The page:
International rugby in the southern hemisphere is now finished for 2023, with all our teams completing the first stage of their Rugby World Cup preparations.
They’ll all head to Europe in the coming weeks for some warm-up games before the serious stuff begins with the opening pool games in early September.
So, one month out, where are our teams up to now?
What do we know now that we didn’t before? And what still needs to be worked out before they get on a plane bound for France?
The Panel is going to hit pause before things really start ramping up again in a few weeks’ time, but before we do, there’s plenty to discuss and still plenty of curly questions that need answers before bags are packed and passports are stamped.
The first thing that comes to mind is that Argentina went from minor to major and several of the doubts regarding the players to take to France were defined.
I don’t take into consideration the last game because many of the Springboks players were fresh and had to prove things to be considered in the list of 33. Los Pumas, for their part, went out to practice certain things regardless of the result and in addition, things were kept so as not to show them.
The scrum was quite solid against one of the best scrums in the world, while in the attacking lineouts Los Pumas did not want to show play and only launched to the forward position.
Of the 33 selected players there are 14 rookies who are at a very good level to mix with Tomás Lavanini, Agustin Creevy, Pablo Matera and several more who already have extensive experience. What it seems to me is that Los Pumas today is a team that nobody prefers to face for different reasons, and that was not the case in previous World Cups.
In today’s modern game of rugby, both the cards or subsequent summons as well as the different arbitration criteria and other situations can define the outcome of matches.
I have great expectations about this World Cup where everything seems to be more even and where there are many more games where it is more difficult to predict a winner.
Wallabies fans have learned a lot through The Rugby Championship and Bledisloe Tests, including that Eddie Jones’ plan from the outset – judging by his insistence that everything is still on plan – was to lose the first four games.
We’ve also learned that not only is possession rugby not dead, but it’s literally the lifeblood of this playing group.
Hopefully Jones has learned this too. Hopefully he’s realised now, based on a good chunk of evidence in those four games, that his defensive plans are not good enough to be giving away sixty and seventy percent of possession. He should have seen now that the minute he sends the team out with that plan, or sends out the message to switch to low possession rugby and kick for the sake of not having the ball, that they will lose games.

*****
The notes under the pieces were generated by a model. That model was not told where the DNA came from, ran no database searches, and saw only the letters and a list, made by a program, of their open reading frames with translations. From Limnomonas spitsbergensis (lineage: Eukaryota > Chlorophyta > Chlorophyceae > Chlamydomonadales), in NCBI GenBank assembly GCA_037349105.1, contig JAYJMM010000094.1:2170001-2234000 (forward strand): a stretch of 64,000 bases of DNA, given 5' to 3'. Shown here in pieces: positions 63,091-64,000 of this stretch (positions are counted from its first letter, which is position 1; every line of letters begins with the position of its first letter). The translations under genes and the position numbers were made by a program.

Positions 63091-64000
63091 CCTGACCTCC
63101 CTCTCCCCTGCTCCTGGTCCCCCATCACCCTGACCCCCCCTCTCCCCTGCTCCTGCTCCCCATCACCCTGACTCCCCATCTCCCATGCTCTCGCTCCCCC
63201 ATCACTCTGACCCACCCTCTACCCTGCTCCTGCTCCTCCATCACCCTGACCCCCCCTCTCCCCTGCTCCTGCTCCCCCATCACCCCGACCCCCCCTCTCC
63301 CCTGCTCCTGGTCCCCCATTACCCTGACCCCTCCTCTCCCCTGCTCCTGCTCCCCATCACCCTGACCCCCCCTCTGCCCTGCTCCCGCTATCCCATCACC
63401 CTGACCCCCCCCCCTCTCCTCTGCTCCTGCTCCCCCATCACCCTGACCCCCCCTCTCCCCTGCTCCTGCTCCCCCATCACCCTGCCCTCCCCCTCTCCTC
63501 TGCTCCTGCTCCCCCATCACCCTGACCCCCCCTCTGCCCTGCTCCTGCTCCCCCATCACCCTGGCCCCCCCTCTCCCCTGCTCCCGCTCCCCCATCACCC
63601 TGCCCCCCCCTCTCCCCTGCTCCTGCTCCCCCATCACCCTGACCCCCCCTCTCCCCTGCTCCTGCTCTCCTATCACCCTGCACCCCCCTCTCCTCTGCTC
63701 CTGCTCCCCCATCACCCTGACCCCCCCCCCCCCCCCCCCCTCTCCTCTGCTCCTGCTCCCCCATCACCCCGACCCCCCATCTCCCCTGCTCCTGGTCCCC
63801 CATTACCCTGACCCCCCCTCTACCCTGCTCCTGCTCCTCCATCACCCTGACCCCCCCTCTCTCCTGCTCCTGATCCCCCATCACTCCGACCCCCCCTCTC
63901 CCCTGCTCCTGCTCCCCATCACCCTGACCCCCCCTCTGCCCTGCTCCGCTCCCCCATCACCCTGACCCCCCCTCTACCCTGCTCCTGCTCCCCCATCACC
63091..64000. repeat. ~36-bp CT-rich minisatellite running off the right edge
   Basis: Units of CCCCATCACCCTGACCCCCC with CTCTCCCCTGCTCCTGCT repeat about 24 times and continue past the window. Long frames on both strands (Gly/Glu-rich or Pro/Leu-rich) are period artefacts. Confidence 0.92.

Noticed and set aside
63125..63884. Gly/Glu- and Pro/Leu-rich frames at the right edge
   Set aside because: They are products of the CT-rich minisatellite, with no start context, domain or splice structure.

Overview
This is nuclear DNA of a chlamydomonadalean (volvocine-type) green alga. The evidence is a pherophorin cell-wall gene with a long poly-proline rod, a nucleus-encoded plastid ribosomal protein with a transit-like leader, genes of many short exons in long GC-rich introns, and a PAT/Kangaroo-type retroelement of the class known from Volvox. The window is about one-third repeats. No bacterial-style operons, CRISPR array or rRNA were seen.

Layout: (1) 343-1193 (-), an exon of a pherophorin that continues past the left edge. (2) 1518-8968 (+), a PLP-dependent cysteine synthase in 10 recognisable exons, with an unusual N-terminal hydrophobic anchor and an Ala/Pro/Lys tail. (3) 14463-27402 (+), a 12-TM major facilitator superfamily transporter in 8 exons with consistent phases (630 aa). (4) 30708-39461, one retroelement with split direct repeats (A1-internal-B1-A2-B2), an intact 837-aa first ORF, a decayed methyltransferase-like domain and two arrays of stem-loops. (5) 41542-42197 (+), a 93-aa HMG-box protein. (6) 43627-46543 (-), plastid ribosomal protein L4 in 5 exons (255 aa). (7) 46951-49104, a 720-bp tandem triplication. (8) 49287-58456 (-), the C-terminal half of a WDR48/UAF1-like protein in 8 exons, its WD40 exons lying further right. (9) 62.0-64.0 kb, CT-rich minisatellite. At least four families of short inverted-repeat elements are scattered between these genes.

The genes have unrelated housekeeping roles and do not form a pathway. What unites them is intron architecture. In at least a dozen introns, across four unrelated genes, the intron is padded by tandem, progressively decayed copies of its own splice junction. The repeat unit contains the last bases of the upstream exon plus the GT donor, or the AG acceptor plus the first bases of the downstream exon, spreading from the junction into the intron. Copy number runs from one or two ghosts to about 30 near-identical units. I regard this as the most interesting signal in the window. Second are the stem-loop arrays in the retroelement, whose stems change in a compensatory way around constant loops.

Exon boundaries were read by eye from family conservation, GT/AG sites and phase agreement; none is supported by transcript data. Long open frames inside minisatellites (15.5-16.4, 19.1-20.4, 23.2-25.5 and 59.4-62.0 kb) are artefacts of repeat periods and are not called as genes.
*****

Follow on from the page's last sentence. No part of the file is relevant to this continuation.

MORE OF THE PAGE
There is no point having damaging ball runners if they’re too buggered from making twenty tackles in a half of rugby. If he’s still wondering where the other half of Tom Hooper’s body is, check the western end of the Melbourne Cricket Ground, where he spent all the first half tackling a fortnight ago.
Hey presto, they hold onto the ball in Dunedin, and they’re a side who can ask questions in attack, and can pose problems for opposition defences. Possession rugby, dare I suggest it to be the Australian way of playing, is alive and well.
Also, we’ve learned that all tighthead props will be traveling in First Class, and stored in tepid restorative gel baths in carbon fibre hermetic chambers inbetween games.
I am not sure I can say I have learned more but I can certainly say I feel a lot more confident about New Zealand’s chances for the upcoming World Cup after this last month of matches.
The difference in the side from the aftermath of the Irish series to now is quite staggering but at the same time, I always believed it possible.
A more direct and nuanced strategy has certainly provided encouragement, while the big issues seen in the forwards a year or so ago now seem well on the way to being addressed.
Challenges await along with the pressure of the occasion and while I still cannot see the All Blacks as favourites personally, their form indicates they can give this tournament a decent shake.
The big takeaway with regard to New Zealand is that the All Blacks have benefitted from greater continuity in selection. That’s not something we’ve seen much of throughout the Hansen and Foster eras, with a focus on squad depth and interchangeability.
But as was evident in the three Rugby Championship matches, players benefit from knowing they are backed and will get more regular opportunities, and team cohesion improves as a result.
And surprise, surprise, when the All Blacks rung the changes for the Dunedin Test (as they should have), things suddenly looked very different.
For Australia, we learned how important depth is.